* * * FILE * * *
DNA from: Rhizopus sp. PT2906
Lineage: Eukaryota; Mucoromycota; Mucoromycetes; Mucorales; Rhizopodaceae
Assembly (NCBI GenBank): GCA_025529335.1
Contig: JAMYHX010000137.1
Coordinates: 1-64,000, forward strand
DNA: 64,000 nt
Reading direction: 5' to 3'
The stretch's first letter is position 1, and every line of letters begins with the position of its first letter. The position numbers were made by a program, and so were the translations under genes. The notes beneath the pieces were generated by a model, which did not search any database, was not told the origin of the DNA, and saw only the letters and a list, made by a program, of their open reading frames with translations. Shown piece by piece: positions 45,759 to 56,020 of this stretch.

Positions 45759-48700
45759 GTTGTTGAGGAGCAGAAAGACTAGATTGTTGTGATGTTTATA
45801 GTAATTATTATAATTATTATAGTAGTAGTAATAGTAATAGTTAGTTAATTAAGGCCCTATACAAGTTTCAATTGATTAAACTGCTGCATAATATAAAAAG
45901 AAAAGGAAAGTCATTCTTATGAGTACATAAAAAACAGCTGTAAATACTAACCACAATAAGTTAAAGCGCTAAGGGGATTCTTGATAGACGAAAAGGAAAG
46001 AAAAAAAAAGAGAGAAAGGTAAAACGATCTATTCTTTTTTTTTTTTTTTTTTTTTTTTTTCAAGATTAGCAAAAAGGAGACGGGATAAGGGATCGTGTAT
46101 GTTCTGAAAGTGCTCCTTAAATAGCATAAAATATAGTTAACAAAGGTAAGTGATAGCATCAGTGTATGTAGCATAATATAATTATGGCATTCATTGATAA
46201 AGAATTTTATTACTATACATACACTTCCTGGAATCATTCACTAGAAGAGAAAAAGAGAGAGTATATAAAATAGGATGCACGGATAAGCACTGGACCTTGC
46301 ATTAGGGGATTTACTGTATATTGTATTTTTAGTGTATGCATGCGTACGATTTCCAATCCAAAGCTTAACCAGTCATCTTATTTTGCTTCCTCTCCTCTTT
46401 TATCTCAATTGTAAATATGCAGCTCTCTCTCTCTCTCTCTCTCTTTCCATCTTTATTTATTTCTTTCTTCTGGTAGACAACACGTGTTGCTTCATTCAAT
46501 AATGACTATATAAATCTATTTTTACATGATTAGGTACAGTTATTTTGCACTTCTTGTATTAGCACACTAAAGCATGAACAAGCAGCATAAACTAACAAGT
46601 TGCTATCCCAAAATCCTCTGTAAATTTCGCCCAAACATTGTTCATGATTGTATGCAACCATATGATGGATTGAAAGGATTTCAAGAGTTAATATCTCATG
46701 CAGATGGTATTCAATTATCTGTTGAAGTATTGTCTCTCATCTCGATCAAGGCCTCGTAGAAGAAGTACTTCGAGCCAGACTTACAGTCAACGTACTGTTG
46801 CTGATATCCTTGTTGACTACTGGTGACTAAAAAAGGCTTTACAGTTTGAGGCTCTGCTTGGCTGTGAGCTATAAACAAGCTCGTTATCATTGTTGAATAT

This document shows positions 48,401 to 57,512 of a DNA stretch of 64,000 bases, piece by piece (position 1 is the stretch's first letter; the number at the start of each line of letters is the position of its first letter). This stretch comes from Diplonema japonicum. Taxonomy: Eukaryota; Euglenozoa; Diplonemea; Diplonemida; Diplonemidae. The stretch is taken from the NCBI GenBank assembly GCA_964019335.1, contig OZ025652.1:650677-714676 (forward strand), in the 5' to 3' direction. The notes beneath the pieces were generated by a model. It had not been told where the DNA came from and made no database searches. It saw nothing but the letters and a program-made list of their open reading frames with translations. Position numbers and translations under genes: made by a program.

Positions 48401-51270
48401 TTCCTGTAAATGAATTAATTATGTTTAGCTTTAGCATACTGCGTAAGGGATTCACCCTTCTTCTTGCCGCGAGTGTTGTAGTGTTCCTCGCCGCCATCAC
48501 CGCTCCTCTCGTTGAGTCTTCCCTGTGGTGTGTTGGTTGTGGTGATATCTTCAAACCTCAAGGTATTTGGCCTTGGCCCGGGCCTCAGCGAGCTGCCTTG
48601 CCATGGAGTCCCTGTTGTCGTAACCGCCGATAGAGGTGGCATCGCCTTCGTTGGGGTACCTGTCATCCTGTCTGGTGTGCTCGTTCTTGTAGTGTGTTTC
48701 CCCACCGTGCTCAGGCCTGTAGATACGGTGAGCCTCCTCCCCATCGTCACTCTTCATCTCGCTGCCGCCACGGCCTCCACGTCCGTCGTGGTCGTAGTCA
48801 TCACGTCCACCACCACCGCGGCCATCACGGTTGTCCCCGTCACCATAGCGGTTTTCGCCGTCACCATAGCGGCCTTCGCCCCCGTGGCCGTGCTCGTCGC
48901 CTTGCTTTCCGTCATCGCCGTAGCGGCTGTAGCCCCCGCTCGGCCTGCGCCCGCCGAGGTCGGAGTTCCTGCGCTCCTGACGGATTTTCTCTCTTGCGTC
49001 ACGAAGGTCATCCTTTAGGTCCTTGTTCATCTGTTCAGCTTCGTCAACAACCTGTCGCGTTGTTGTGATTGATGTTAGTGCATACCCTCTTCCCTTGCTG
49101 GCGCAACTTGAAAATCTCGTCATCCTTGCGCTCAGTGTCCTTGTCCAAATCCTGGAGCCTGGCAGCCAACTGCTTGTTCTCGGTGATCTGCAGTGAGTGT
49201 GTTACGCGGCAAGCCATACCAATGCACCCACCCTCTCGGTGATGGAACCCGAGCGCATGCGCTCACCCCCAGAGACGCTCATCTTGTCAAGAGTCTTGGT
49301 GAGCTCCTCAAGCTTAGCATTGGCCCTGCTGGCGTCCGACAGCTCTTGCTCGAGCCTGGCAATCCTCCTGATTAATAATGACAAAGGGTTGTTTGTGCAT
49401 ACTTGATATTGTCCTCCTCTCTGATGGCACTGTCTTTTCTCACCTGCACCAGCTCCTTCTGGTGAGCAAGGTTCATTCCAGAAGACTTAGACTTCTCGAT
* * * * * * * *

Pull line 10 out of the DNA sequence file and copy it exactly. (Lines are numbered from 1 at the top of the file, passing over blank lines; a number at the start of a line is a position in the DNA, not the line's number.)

45759 GTTGTTGAGGAGCAGAAAGACTAGATTGTTGTGATGTTTATA